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Miami docs are employing cost cutting model spawned by Affordable Care Act

Patient Robert JAfter suffering two heart attacks within one month in 1997, Robert Rivera sees a cardiologist regularly, and a nephrologist for an unrelated kidney disorder. But it’s his primary care physician, an internist, whom Rivera trusts most.

“I wouldn’t change him for anything in this world,’’ says Rivera, 71, who lives in South Miami-Dade County and works in the financial industry. “He sees me every three to four months, and he’s been doing this for 16 years.’’

Rivera, a Medicare beneficiary, coordinates all of his medical care through his internist, who referred all the specialists, and he now receives the kind of comprehensive treatment that he never experienced before the two heart attacks, including regular preventive screenings, management of his blood pressure and cholesterol levels, and convenient access to his doctors.

In concept, the coordinated medical care that Rivera receives is nothing new, containing some of the familiar components of traditional health maintenance organizations, such as reducing unneeded medical procedures and careful selection of providers who will work for pre-negotiated rates.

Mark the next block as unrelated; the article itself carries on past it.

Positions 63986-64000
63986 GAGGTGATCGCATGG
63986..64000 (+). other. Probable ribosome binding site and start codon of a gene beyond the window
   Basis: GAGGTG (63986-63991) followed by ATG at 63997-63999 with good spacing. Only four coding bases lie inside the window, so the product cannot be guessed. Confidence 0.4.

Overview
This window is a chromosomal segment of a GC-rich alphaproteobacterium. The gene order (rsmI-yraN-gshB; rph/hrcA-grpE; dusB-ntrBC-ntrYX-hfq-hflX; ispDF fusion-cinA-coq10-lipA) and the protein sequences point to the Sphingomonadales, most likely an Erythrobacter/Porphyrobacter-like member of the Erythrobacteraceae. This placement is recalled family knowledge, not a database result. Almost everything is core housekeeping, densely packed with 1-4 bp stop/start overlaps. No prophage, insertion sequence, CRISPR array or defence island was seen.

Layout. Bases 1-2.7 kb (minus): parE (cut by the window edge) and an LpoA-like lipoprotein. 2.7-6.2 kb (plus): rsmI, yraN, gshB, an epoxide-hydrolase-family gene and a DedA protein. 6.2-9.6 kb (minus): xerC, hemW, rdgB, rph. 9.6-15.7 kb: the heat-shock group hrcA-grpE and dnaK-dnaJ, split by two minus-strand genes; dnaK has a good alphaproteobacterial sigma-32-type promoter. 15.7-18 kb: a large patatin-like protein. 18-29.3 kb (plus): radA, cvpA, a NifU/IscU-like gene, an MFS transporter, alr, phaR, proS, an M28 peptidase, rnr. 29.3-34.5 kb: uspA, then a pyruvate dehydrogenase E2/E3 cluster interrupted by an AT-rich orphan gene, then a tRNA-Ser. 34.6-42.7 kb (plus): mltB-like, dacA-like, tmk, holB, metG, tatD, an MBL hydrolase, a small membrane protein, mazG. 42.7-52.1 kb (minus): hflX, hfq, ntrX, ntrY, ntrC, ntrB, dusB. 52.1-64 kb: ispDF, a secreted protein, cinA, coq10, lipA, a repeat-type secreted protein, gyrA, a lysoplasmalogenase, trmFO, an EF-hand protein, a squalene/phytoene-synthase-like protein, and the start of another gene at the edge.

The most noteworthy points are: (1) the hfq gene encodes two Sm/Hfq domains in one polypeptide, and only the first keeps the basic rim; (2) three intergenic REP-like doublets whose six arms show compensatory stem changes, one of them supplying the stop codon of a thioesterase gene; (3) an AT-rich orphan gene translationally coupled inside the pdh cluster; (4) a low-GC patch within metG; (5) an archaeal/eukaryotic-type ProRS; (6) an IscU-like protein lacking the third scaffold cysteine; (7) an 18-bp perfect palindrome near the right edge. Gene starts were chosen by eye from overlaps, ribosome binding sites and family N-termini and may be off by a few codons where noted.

But Rivera’s doctor belongs to a group that has applied to become an accountable care organization or ACO — a creation of the Affordable Care Act that policy makers say will improve the quality of medical care and lower costs by financially rewarding providers who can demonstrate that they keep their patients healthy at less expense. More here from Dan Chang

Photo: Prime Health partner Dr. Diego Saavedra, left, takes the pulse of his patient, Robert J. Rivera, right, during an office visit. Prime Health is a group of South Florida doctors who banded together to form an ACO or Accountable Care Organization, a creation of the Affordable Care Act which rewards physicians for lowering healthcare costs and improving quality. CARL JUSTE / MIAMI HERALD STAFF